Interesting article from Harvard Business Review but I have to say that if you've gotten to the point where you have to ask, "What would it take to change your mind?" - then you really haven't done your job.
The way I learned and what has stuck with me is the following process when looking at advocating change (a new product or service). This process can be used for just about any new situation though:
1. Ask "What do you have now?" Force the person who you need to make a decision to look at what is currently in place.
2. What do you like about what is in place? Big mistake many make is to assume that just because some people are advocating change that everything about the current system is bad. In many cases there are features of the current system that people really like. They want change but they also want to keep the things that are familiar to them that works.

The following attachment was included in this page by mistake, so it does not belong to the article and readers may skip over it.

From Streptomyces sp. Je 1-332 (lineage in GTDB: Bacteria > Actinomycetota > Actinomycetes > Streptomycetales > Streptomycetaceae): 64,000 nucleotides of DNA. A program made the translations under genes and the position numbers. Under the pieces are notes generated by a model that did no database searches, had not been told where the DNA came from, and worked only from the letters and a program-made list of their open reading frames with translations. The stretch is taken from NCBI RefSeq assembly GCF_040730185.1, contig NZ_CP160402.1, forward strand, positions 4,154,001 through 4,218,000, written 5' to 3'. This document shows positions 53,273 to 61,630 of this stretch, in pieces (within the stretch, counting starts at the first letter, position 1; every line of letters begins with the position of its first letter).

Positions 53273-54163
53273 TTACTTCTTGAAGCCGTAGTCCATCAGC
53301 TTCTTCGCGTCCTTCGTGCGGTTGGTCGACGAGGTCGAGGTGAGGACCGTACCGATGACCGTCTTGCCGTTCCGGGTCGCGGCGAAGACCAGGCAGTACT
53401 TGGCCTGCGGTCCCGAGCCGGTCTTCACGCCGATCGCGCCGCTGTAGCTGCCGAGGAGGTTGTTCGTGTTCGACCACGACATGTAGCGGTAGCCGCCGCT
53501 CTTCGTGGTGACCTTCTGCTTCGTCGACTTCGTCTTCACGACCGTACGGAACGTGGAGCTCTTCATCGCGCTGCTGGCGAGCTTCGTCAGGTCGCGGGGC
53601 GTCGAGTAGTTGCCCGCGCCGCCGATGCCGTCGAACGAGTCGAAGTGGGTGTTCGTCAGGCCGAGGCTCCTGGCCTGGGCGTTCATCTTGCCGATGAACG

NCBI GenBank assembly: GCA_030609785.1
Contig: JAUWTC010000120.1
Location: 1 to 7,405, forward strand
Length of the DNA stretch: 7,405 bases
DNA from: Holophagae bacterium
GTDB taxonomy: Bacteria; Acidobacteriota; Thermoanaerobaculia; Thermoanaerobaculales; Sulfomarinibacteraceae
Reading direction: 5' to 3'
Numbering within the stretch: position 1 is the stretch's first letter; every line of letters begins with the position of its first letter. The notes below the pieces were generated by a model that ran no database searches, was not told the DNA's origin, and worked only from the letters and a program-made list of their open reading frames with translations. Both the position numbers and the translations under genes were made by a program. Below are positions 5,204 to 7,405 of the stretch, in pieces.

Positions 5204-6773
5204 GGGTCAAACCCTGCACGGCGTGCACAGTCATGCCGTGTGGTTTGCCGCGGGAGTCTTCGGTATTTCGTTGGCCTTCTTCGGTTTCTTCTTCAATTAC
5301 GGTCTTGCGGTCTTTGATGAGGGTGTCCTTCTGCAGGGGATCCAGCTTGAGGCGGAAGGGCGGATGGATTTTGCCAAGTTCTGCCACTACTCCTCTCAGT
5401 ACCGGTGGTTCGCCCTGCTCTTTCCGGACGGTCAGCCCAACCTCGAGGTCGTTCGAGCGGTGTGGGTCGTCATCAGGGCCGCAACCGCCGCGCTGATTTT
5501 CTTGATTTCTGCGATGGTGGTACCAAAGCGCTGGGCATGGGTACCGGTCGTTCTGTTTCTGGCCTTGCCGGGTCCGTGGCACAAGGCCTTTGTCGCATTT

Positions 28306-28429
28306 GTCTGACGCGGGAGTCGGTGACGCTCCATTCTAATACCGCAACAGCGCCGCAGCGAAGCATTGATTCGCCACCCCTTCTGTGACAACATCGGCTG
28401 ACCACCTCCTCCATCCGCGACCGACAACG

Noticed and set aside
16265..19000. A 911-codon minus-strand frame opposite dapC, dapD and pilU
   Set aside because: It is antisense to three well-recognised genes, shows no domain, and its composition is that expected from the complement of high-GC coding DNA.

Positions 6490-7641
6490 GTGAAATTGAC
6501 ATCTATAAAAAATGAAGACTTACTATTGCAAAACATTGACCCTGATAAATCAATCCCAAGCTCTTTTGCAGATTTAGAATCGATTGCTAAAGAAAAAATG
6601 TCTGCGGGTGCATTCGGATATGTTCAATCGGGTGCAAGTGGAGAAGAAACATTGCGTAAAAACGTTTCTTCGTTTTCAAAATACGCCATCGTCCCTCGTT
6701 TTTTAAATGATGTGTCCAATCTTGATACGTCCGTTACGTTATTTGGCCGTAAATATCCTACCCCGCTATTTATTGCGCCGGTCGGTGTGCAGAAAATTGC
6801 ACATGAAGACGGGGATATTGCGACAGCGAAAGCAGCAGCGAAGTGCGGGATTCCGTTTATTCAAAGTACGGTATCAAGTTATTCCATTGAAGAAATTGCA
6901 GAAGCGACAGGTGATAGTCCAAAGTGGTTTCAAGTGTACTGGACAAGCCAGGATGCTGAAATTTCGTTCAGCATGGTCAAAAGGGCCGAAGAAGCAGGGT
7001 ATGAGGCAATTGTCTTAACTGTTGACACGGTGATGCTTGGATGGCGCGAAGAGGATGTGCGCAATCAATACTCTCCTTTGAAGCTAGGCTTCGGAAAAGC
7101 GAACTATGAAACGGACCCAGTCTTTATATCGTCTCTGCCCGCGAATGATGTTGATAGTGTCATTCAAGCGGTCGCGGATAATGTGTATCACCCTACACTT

3. What would you like to change about what is currently in place? This question is the most important because it basically answers why do they want to make a change in the first place. It will also give you the clues to what the important decision factors will be.
4. How did the current system come to be? Why did you choose what is currently in place? This also reveals much about the decision process.
If you properly "qualify" the situation by asking the above questions and craft your proposed solution accordingly - then hopefully you won't need to ask "What would it take to change your mind?"